If you can, sign up for some kind of movement class, something upbeat with music, and take your dog for longer walks, walk as fast as you can for at least 45 minutes every day and walk in the park or by the river. Make sure you're out in the sunshine whenever possible. Get your vitamin D levels checked. Spend as much time as you can outdoors in beautiful settings. Go upstate for the weekend and see the foliage. Go to a different museum every week, in NY you've got plenty.

Divorce is like a death and there's no set time for how long it takes to grieve. Don't be hard on yourself.
posted by mareli at 6:23 PM on September 21, 2014 [4 favorites]

I'm sure you are taking Vitamin D, right? Because my husband went into the hospital over a Vitamin D deficiency. We both take 5,000 IU a day.

Yes, your ex is a piece of shit and no, don't take in what he said to you. You're gone from him now, don't let him have rent space inside your head, criminy. You're very lovable.

Do you exercise every day? Beyond the dog walking? I've been to therapy and #1 is exercise, hard exercise. Don't want to go outdoors? Walk Away the Pounds. Sounds cheesy, but it works.

You need a routine: get up, walk the dog, shower, eat, exercise, work, dog again. Supper, friends/family, fav TV shows. Bed by X. Read a mindless book in bed, with a lamp on, no computer in bed. Keep at it. Eventually, you will feel good and safe and yes, you are very lovable, and no, it won't last forever. {{{{{hugs}}}}}
posted by Marie Mon Dieu at 6:59 PM on September 21, 2014 [5 favorites]

OP, I'm an (unlicensed) law school grad. If I were to apply for bar admission, I'd be forced to disclose my psychiatric history. I am positive, though, that I would not be the first attorney to seek such help. I'm sure you won't be the first physician and I feel confident saying that this would not affect your employment prospects. However, being seriously depressed and anxious and unable to perform your duties would.
posted by nubianinthedesert at 7:09 PM on September 21, 2014 [4 favorites]

I have friends who are doctors and very open about their antidepressant use. It does not have to be a big deal.
posted by stowaway at 7:31 PM on September 21, 2014 [4 favorites]

Don't want to thread hog but I just had another thought (Doesn't happen often. :) )What is the quality of your support system in NYC? You mentioned that you are now closer to family but is that a good thing? Are your friends aware of the situation you were in? I ask because I wonder if you might benefit from sort of women's support group or support group for divorced people/abuse survivors? Many hospitals offer these for free and I know NYC has to have plenty somewhere in those five boroughs.
posted by nubianinthedesert at 7:51 PM on September 21, 2014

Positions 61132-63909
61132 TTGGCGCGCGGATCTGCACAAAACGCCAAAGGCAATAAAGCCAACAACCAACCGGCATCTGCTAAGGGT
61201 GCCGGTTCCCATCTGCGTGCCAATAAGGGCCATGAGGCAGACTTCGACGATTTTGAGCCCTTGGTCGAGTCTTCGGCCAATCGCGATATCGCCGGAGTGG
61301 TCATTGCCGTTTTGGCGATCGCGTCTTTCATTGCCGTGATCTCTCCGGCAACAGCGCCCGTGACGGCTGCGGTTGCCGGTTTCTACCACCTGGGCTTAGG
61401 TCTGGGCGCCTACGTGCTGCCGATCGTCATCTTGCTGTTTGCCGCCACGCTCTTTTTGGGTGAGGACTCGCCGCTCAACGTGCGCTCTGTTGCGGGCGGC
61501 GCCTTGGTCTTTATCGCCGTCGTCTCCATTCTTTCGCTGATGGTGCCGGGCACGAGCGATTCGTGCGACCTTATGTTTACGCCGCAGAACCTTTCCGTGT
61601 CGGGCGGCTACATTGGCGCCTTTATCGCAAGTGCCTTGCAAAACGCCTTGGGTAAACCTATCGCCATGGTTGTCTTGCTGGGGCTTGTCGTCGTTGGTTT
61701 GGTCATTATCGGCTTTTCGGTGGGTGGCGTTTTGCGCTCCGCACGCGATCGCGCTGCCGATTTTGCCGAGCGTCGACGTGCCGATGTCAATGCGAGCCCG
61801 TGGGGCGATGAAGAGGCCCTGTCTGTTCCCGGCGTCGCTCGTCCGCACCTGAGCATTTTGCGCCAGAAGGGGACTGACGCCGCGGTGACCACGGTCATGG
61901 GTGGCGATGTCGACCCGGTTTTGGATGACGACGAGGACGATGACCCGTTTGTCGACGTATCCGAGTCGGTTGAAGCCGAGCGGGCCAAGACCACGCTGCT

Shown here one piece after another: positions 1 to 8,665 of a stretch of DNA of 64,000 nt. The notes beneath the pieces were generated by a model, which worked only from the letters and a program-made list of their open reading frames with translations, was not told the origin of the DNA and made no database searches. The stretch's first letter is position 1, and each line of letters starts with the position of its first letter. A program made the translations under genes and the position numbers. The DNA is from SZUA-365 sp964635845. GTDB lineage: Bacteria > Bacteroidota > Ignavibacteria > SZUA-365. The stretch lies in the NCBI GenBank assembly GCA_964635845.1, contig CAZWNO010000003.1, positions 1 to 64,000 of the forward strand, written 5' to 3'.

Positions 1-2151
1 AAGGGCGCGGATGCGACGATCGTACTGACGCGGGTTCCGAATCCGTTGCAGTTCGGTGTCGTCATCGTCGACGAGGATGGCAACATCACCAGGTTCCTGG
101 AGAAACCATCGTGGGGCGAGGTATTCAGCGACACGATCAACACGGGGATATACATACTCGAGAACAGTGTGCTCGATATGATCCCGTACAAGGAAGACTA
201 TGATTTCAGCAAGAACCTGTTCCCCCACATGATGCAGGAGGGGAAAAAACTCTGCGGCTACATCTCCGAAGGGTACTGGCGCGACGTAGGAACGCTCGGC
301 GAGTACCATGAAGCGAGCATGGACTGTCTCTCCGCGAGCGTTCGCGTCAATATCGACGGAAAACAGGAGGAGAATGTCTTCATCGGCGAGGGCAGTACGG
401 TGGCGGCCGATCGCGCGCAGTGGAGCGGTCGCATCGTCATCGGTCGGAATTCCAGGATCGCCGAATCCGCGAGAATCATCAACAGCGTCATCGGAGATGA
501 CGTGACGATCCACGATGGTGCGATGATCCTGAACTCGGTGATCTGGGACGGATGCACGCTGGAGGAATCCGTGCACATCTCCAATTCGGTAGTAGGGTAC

Response by poster: Thank you for the replies... i'll think about the antidepressants. Another concern I have about taking them is that i'm a creative person - once upon a time I was a writer - and even the thought of maybe writing again gives me a tiny bit of hope. I'm concerned that taking any psychotropic meds would "dull" me. I can try Vitamin D; i've already tried other supplements to help me sleep (I was having panic attacks for a while, though those have stopped thankfully), so maybe that will help.

Nubianinthedesert - my support system is ok, my parents are trying to be supportive (they weren't at first) and my friends are generally there when I need them. My mother has severe anxiety so I can't really share anything serious with her without her having a mental breakdown (not exaggerating - when I first got divorced my dad had to take her to the ER because she had such a severe panic attack). Part of the issue is that i'm not an extremely social person to begin with, and feeling the way I do has made it so much worse. My ex used to make fun of my awkwardness and now that I have to face social situations alone, it's even more difficult. Today, for instance, it was a beautiful day and I took my dog to the park; but walking around, amongst people that were having a good time, out with their families, kids, etc., just made me feel even more isolated and like I just don't belong, because I've messed up my life so much. I know it probably sounds ridiculous, but when i'm around other people all I want to do is hide; aside from a few close friends, the only time I've really been socializing is at work, because I have to.
posted by nightdoctress at 8:10 PM on September 21, 2014

Try some fish oil tablets first; that, and as much sunlight as you can stand. Also, spin class or Zumba or something like that.

I speak from experience. That WILL help, whether or not you try an antidepressant. And honestly, if this is the first time you have been depressed, you aren't going to have to take them forever. Just to get over the hump of how you feel.

Also, prayer can't hurt.

Oh, I almost forgot-when I was going thru my worst times, journaling was quite a literal godsend. To put good pen to good paper felt good in itself-to get my thoughts outside my head and onto that good paper was even better. It helps with perspective.

You are depressed. In your circumstances that is to be expected. But you won't always feel like this. And again antidepressants are not the end of the world-they can be a temporary help that can help you get through the worst of things and back to enjoying life once more. Nothing to be ashamed of-half the world is on them, it seems! I used to be but haven't been for years, so it's not a life sentence!
posted by St. Alia of the Bunnies at 8:22 PM on September 21, 2014 [3 favorites]

How do you feel about volunteering somewhere?
posted by aniola at 8:25 PM on September 21, 2014